The United States is providing Ukraine with $350 million in additional military assistance as fighting rages between Ukrainian forces and Russian troops.
Secretary of State Antony Blinken announced Saturday that the State Department is releasing "lethal defensive assistance" from US stocks to Ukraine, saying the package is aimed at helping "Ukraine address the armored, airborne, and other threats it is now facing."
"It is another clear signal that the United States stands with the people of Ukraine as they defend their sovereign, courageous, and proud nation."
The United States and certain other Western states imposed sanctions against Russia after President Vladimir Putin ordered "a especial military operation" in Ukraine’s breakaway Donbass region on February 24.
The fighting has intensified over the weekend with the two sides now clashing on the streets in several Ukrainian cities, including the capital Kiev.
Zelensky claims his forces are in control of Kiev
Speaking in a new video address, Ukrainian President Volodymyr Zelensky said the country's army is in control of the capital and main surrounding cities.
"We've derailed their [Russian's] plan," he said, adding that Ukrainian forces had been fighting Russian troops in a number of cities including the southern city of Odessa, the northeastern city of Kharkiv and Kiev. He claimed Russia has deployed "missiles, fighters, drones, artillery, armored vehicles, saboteurs, and airborne forces" against Ukraine and have hit "residential areas."
Russia, however, said Ukrainian forces used multiple rocket launchers to shell residential blocks in the town of Starobelsk, north of Lugansk, on Saturday morning.
According to the Russian Defense Ministry, buildings were damaged in the area with reports of civilian casualties.
Ukraine prolonging conflict by refusing talks, Kremlin says
On Saturday, the Russian Defense Ministry said Moscow had to continue the operations after Kiev declined to engage in negotiations.
"In connection with the expected negotiations, the Russian president yesterday afternoon ordered the suspension of the advance of the main forces of the Russian Federation," Dmitry Peskov, the Kremlin spokesman, said Saturday. "Since the Ukrainian side refused to negotiate, the advance of the Russian forces resumed this afternoon."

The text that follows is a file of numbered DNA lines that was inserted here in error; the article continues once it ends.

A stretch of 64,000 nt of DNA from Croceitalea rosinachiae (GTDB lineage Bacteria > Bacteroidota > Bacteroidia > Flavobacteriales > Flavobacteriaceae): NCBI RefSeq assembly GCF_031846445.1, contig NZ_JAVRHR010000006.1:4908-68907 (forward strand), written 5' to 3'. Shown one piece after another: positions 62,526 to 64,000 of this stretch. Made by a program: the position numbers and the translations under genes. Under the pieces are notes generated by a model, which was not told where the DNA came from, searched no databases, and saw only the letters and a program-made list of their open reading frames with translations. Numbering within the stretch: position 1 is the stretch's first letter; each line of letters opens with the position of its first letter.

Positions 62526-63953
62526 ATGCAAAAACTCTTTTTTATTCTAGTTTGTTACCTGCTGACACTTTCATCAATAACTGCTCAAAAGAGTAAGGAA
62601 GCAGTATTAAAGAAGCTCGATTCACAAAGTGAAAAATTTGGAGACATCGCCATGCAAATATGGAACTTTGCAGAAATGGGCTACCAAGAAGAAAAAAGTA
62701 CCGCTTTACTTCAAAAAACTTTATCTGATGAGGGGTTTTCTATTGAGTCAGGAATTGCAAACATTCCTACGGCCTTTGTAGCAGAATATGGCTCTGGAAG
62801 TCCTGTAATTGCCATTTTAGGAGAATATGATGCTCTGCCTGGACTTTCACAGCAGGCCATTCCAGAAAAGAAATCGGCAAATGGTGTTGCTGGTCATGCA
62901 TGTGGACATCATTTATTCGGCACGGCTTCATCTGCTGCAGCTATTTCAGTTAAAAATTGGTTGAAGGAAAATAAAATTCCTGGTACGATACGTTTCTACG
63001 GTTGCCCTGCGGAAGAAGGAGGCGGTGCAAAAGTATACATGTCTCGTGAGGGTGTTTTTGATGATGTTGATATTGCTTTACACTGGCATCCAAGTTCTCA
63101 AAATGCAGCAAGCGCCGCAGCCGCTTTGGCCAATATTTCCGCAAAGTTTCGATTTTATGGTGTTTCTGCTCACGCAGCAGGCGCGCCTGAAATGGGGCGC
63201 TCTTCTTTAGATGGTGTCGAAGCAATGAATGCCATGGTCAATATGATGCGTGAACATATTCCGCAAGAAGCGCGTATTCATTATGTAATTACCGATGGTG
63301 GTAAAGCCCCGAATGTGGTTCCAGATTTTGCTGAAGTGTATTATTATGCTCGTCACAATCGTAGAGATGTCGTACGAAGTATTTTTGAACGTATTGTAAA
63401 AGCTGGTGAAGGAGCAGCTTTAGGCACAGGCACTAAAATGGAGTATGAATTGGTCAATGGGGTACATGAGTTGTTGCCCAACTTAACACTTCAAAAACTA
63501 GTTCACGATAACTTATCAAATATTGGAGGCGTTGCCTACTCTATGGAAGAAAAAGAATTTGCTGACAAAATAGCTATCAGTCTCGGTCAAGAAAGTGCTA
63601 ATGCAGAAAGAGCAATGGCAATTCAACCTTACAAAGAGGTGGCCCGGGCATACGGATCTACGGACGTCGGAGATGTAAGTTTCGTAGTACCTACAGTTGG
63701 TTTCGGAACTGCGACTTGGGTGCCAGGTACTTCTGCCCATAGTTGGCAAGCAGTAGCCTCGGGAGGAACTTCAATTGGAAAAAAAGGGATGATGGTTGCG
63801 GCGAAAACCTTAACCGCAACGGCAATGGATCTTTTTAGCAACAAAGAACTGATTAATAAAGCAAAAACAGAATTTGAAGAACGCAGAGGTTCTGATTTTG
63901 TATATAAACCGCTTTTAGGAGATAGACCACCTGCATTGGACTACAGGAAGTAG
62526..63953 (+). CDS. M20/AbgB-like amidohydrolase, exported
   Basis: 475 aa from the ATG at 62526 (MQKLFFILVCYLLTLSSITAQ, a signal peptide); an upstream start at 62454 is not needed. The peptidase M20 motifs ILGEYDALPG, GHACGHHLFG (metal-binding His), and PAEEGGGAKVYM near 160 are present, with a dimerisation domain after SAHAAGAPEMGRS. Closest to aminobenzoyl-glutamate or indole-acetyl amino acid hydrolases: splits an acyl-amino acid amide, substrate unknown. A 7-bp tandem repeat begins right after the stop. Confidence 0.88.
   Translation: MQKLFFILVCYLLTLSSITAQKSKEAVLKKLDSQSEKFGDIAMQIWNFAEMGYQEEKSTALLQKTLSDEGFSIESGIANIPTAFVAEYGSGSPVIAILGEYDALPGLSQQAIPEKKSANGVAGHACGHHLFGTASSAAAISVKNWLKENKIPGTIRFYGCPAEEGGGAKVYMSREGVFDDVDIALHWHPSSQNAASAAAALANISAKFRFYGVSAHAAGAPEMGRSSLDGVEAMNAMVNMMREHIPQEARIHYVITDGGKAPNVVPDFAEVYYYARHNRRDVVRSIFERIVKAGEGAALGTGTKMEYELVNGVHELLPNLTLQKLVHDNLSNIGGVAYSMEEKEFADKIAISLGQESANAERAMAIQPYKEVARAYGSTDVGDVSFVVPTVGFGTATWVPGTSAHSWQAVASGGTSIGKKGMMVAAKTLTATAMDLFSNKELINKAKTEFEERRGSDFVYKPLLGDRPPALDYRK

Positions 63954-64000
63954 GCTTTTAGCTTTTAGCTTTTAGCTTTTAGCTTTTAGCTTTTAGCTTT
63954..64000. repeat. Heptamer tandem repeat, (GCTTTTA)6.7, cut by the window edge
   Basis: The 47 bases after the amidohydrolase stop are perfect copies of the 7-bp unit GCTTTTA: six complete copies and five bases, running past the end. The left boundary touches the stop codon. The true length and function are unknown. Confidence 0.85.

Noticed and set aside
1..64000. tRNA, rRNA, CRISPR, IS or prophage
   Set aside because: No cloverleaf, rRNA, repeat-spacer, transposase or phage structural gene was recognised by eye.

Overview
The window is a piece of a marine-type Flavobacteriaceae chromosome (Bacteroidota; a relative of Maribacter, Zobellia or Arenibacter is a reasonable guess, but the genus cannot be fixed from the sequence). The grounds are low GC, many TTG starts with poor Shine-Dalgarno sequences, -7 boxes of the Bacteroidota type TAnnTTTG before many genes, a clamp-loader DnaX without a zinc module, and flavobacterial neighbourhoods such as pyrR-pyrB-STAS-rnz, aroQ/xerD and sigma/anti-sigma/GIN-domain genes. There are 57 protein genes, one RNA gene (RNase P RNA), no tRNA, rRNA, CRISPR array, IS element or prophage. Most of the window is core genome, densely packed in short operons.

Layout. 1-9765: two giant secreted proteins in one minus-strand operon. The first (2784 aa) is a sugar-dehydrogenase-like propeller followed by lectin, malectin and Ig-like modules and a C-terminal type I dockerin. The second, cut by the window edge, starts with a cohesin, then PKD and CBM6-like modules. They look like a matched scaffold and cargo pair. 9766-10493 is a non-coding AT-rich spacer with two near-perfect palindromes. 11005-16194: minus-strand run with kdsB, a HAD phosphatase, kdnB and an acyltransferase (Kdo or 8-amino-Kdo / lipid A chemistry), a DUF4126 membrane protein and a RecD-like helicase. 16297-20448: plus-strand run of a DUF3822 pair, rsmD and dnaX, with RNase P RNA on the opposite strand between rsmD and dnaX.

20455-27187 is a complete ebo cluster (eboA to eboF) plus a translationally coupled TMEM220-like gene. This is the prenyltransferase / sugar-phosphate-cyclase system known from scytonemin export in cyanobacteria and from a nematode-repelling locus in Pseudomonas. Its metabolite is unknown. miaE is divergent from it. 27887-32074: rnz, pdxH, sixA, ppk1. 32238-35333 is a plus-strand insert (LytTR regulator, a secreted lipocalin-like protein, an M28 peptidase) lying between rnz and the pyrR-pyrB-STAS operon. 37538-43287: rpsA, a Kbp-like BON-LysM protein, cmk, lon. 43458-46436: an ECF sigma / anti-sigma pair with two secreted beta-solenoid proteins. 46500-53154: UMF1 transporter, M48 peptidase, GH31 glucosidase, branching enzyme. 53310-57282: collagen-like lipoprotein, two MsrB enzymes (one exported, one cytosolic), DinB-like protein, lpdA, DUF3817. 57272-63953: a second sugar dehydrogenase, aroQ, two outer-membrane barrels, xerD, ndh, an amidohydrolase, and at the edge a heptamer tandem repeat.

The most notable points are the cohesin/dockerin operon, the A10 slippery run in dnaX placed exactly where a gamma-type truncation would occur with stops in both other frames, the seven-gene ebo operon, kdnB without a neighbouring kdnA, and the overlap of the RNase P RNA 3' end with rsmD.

Russian army spokesman Igor Konashenkov also said, "After the Ukrainian side rejected the negotiation process, today all units were given orders to develop the advance from all directions in accordance with the operation's plans."
An adviser at Zelensky’s office, Alexey Arestovich, admitted that Kiev has rejected the talks with Russia, citing the “terms” put forward by the Kremlin. “It was an attempt to force us into capitulation,” he said.
EU leaders line up to ban Russia from SWIFT
On Saturday, Zelensky renewed his appeal for European states to exclude Russia from the global SWIFT banking system.
"There is already almost full support from the EU countries to disconnect Russia from SWIFT," he said, calling for Germany "to support this decision."
France, Italy, Greece, Cyprus and Hungary expressed support for the measure against Russia.
Germany also said it is working to exclude Russia from the SWIFT interbank system in a targeted and functional way to prevent any collateral damage.
A French presidential official, who was speaking on condition of anonymity, said the bloc's energy ministers will hold an extraordinary meeting in Brussels on Monday to discuss the SWIFT issue. France's ecological transition minister, Barbara Pompili, will chair the talks.
The EU has toughened its sanctions against Russia, but has not extended them to energy or excluded it from SWIFT.
SWIFT, the acronym for the Society of Worldwide Interbank Financial Telecommunication, is used by financial institutions in over 200 countries.
Western countries have so far stopped short of forcing Russia out of the SWIFT system for international bank payments, fearing it would harm their own economies.
Russia is ranked second by number of users of the platform, after the United States. Experts say Washington and Berlin would stand to lose the most if Russia were cut from SWIFT, because banks in the US and Germany most frequently use the banking system to communicate with Russian banks.
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